One man's struggle to contain the curse he hides within... and his last-ditch attempt to free himself with the love of family. But when it looks as if he is losing his battle, and ... See full summary »
The small town of Tarker's Mills was a place that was very peaceful, where nothing extraordinary ever happened until one night when murders began. The townspeople believe it's some maniacal killer on the loose whom they intend to hunt down. Marty, a young handicapped boy, believes the killer is no man at all, but a werewolf. After a run-in with the werewolf, Marty and his sister Jane hunt all over town for the man who is the werewolf. Written by
Filming began in October 1984 and finished slightly before Christmas of the same year. See more »
A shopkeeper places a sign in his window announcing the availability of Remington shotguns in "single action" and "double action." Shotguns may be either single or double barrel, but they are never described as single or double action. Only revolvers and certain auto pistols are described in this way. See more »
Holy jumped-up baldheaded Jesus palomino!
[to Jane then Marty then Jane again]
From him I'd expect it. Sometimes I think your common sense got paralyzed along with your legs. But from you, Jane - you're Miss Polly Practical!
You don't understand.
I understand that my niece and my nephew are sending little love notes to the local minister suggesting he gargle with broken glass or eat a rat-poison omelette!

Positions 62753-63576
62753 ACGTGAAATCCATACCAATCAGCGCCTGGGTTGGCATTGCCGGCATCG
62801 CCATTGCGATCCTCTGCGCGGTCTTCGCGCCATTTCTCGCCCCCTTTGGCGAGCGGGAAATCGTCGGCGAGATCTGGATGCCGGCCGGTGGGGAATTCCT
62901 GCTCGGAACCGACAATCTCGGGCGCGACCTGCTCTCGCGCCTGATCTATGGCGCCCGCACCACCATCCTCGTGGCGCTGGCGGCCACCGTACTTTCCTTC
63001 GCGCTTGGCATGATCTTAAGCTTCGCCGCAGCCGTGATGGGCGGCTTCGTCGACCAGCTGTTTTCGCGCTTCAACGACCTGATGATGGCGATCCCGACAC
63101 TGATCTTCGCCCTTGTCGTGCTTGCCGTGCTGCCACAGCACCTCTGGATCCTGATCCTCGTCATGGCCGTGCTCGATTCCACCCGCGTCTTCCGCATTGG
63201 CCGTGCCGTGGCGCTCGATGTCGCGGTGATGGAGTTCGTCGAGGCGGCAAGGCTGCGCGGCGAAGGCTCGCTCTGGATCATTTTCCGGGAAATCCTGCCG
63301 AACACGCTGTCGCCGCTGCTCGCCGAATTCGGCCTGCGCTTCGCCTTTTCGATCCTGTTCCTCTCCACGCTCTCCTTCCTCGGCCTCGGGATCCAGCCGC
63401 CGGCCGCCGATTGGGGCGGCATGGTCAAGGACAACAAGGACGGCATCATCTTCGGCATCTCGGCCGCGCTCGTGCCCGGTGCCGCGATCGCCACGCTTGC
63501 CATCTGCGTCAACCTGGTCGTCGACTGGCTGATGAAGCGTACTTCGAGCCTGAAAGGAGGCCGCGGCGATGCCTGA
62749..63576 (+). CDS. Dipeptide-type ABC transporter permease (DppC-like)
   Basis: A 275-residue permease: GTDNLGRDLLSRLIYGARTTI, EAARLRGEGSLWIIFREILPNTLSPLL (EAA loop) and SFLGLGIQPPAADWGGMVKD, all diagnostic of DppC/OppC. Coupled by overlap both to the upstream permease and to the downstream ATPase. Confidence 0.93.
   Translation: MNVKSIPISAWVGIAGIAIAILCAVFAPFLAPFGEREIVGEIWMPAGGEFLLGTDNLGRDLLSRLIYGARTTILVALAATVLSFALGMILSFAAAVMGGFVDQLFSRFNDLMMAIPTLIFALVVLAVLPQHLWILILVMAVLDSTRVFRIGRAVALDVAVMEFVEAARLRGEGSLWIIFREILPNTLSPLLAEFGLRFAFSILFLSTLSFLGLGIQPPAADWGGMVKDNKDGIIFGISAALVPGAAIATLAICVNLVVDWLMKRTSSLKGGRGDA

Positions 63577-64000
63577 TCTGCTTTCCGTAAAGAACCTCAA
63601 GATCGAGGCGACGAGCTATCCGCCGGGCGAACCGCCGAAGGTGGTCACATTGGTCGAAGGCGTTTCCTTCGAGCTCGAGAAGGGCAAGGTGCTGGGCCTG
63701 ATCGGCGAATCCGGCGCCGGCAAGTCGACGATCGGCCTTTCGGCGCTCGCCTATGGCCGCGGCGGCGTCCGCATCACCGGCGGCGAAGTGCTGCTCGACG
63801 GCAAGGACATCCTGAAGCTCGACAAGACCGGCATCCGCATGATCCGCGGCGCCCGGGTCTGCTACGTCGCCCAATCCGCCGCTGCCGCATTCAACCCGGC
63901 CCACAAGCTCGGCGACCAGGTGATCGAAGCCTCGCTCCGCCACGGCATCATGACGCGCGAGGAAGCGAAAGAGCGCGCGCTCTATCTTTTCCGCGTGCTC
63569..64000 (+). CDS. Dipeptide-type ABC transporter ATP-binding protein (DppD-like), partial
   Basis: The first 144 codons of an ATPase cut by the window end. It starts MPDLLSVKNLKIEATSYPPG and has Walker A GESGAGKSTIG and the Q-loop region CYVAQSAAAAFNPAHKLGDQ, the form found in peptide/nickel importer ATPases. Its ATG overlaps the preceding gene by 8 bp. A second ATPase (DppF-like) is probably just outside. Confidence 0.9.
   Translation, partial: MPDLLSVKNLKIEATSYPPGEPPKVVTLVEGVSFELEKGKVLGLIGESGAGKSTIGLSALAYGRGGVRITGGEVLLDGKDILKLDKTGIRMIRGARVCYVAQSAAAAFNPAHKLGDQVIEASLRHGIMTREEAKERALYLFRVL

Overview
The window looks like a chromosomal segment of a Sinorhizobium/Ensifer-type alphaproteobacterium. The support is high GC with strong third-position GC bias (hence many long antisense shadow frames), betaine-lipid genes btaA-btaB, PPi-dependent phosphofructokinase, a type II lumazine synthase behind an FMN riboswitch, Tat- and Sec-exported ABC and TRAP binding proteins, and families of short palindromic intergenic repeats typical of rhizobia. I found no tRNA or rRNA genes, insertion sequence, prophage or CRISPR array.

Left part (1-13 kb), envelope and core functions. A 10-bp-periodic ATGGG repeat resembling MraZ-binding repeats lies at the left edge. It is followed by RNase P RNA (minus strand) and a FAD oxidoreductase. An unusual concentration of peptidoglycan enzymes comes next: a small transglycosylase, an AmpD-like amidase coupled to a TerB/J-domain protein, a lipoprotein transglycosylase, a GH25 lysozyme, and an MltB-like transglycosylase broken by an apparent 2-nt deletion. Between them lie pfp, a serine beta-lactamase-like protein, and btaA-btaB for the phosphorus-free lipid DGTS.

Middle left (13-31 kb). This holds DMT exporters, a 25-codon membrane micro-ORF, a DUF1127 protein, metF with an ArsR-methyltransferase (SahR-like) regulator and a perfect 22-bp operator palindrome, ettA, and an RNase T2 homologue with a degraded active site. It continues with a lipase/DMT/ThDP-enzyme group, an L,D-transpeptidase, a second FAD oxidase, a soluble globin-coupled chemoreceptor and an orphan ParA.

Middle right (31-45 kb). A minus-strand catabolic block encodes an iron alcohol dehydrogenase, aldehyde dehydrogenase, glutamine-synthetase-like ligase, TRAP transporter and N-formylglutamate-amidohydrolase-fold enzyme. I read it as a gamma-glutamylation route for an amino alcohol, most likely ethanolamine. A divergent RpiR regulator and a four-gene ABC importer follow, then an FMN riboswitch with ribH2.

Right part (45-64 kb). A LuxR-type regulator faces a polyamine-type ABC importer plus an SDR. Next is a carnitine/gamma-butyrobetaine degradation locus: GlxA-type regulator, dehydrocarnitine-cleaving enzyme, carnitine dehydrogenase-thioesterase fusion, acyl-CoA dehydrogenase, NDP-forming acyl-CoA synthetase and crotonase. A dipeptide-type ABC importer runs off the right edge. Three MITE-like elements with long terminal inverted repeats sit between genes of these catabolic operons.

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Silver Bullet is my favorite of Steven King's horror adaptations (yes, I do like this better than The Shining) . King even penned the screenplay himself (from his short story 'The Cycle of the Werewolf'), but since he was also responsible for the awful Maximum Overdrive, that's no solid proof of quality. But it a damn cool movie.
What makes it so different and unique is that it's horror movie told from a child's perspective (though I admit that the retrospective narration seems out of place) and has a brother/sister dynamic that's quite cute and makes you really care for the characters.
Corey Haim plays Marty Coslaw, a young boy who is confined to a wheelchair for reasons unknown. His older sister Jane is forced to take care of him and throws tantrums whenever the mum and dad take Marty's side (which is always). But the chair doesn't stop Marty from being mischievous. Especially when his manic, reckless Uncle Red (a fat Gary Busey-absolutely brilliant, as always) builds him a motorized wheelchair/bike called the Silver Bullet.
There is killer in their small town who strikes every month when the moon is full. The townsfolk gradually become more and more weary as autumn rolls on and Marty takes a personal offence when his best friend is murdered, his best girl is run out of town and a fireworks display is cancelled. Then he witnesses what the killer really is. But who is going to believe a kid's story of a werewolf? Despite the red-herrings, it's easy to figure out who it is before the main revelation. But it's still a fun mystery.
Filmed with the little-used JDC-Scope process, Silver Bullet has brilliant cinematography by Armando Nannuzzi and a wonderful score by Jay Chattaway. There's not much horror to it, but I don't think it was ever the intention to dwell on the violence. Even though I would call this film suitable for kids (despite the 18/R-rating) it's still way better than the PG-13 junk we get these days.
The film is also notable for Everett McGill (so evil as the baddie in Under Siege 2), an under-rated and under-used actor in a typically eccentric role as a charismatic Reverend. Doesn't he look like a cross between Christopher Reeve and David Hasselhoff?
A perfect Halloween movie or any night with the curtains drawn and lights off.
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